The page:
Knowing if a moderator can edit a post belongs to the business domain, and should be out of the Identity & Access bounded context. A good way to see that is that the condition is expressed without referring to the targeted user: it is a business rule that a moderator can or cannot edit another moderator's post for example. It should not pollute the Identity & Access BC.

It becomes especially clear when you want to apply this reasoning to scopes in an OAuth setting. Now in addition to auth rules, you also have to authorize actions based on whether specific scopes are included or not in the token request. Where do you put that?

I'd say you put that in the business BC. That's because the scopes semantics are known to the business domain. Having a specific role and knowing what it allows to do are two different matters. First part is in the I&A BC, second part is in the business domain.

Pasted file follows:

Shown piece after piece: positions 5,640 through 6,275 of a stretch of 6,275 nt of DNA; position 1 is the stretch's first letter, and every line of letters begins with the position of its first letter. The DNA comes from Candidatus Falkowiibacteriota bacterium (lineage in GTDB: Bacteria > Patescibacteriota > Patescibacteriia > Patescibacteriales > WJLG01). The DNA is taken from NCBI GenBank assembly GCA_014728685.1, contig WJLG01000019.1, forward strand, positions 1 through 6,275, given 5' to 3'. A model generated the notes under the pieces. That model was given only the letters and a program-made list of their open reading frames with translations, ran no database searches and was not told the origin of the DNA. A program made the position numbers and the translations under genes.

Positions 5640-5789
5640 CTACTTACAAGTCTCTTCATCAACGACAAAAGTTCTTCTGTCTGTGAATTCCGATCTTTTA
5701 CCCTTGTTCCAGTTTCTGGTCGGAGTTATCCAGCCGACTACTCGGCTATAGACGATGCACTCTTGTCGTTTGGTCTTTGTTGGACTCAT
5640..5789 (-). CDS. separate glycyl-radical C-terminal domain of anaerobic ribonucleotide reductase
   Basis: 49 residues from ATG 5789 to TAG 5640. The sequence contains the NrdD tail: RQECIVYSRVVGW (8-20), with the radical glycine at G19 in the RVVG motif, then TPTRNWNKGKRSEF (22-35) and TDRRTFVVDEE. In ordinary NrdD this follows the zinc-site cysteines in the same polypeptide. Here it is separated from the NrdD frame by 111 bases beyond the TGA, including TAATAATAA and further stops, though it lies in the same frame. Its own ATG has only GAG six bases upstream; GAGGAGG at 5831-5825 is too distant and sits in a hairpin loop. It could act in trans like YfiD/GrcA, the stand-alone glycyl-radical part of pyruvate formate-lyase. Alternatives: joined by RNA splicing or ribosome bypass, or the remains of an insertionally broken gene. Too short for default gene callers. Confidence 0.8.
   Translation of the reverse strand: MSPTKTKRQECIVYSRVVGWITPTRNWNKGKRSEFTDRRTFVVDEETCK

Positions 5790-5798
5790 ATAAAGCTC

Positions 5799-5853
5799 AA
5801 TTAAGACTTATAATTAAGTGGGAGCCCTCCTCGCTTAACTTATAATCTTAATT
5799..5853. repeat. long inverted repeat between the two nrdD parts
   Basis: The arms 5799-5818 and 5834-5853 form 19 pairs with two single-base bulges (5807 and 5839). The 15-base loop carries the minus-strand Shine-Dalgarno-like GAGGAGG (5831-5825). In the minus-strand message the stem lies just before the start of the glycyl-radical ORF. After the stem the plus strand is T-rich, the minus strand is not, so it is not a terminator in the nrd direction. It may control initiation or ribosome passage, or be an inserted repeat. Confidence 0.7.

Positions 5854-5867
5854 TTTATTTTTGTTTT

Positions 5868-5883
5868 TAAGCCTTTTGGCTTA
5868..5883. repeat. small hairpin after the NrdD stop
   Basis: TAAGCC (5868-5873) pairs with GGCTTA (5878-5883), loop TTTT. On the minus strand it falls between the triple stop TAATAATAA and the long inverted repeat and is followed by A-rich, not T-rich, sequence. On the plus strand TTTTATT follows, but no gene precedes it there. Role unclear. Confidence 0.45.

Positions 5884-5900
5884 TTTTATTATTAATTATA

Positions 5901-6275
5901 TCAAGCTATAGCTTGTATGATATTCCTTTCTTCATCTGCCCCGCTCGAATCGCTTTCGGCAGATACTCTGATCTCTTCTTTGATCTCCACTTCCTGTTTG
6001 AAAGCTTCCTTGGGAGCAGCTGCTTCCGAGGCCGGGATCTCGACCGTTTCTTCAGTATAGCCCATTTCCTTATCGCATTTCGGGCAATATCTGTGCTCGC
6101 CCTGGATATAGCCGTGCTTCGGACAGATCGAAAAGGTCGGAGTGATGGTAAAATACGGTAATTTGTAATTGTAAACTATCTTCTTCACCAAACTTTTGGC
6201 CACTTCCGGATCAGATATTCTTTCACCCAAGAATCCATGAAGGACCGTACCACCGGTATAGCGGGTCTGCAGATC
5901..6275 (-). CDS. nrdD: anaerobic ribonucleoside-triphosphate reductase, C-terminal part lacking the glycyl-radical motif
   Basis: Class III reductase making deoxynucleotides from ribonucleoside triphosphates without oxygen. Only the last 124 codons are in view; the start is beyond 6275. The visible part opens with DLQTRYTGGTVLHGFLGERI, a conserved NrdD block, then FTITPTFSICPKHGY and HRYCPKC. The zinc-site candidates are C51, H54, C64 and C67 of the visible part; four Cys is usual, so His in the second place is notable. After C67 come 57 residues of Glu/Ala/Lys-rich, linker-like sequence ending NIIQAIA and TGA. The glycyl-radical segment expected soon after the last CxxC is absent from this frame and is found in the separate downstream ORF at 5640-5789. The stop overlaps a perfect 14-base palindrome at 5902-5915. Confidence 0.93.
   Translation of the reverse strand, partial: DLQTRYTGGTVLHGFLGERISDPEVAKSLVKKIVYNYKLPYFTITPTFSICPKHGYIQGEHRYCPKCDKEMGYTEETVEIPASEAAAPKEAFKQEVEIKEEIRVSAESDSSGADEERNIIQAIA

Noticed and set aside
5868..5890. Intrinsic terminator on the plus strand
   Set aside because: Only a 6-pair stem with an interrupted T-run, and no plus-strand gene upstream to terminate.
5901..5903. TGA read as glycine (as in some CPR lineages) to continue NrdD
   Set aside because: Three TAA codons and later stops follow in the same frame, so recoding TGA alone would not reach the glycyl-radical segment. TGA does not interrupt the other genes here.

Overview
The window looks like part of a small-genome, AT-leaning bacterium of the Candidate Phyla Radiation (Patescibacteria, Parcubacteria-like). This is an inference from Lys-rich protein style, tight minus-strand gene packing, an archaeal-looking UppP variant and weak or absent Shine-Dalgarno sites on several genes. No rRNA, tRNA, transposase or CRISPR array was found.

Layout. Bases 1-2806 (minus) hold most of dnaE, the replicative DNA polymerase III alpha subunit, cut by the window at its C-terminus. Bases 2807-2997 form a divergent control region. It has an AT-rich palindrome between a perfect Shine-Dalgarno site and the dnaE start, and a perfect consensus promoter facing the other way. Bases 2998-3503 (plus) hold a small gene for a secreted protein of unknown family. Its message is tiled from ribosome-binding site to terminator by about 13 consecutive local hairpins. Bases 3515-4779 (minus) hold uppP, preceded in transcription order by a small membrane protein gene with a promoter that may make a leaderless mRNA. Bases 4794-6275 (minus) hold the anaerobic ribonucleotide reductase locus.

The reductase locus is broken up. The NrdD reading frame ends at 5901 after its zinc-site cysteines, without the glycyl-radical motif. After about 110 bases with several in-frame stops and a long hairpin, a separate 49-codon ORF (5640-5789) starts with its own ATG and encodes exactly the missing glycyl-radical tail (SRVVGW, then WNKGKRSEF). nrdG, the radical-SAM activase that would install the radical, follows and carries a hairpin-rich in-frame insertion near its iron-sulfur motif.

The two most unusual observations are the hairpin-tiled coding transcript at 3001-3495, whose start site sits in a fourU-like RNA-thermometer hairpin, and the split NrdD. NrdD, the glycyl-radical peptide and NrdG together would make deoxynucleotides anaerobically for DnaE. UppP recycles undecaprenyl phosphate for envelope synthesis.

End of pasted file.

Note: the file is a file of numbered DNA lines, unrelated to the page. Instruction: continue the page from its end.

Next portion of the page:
And it feels right: if suddenly you want to forbid topic edition by a moderator, you should have to modify the forum BC, not the I&A BC - nothing has changed to roles definition really, it's just their semantics in a specific BC that changed.

That's why I think it is the best solution to have the check if (forum.IsModeratedby(moderator)) in the business BC. I guess I disagree with the accepted answer on that matter.

If many rules like that exist for a specific business BC, it seems to me that the best way is to bundle them in a subdomain in the business BC. Business rules like that can benefit from being embodied as an object to call (like a Strategy pattern).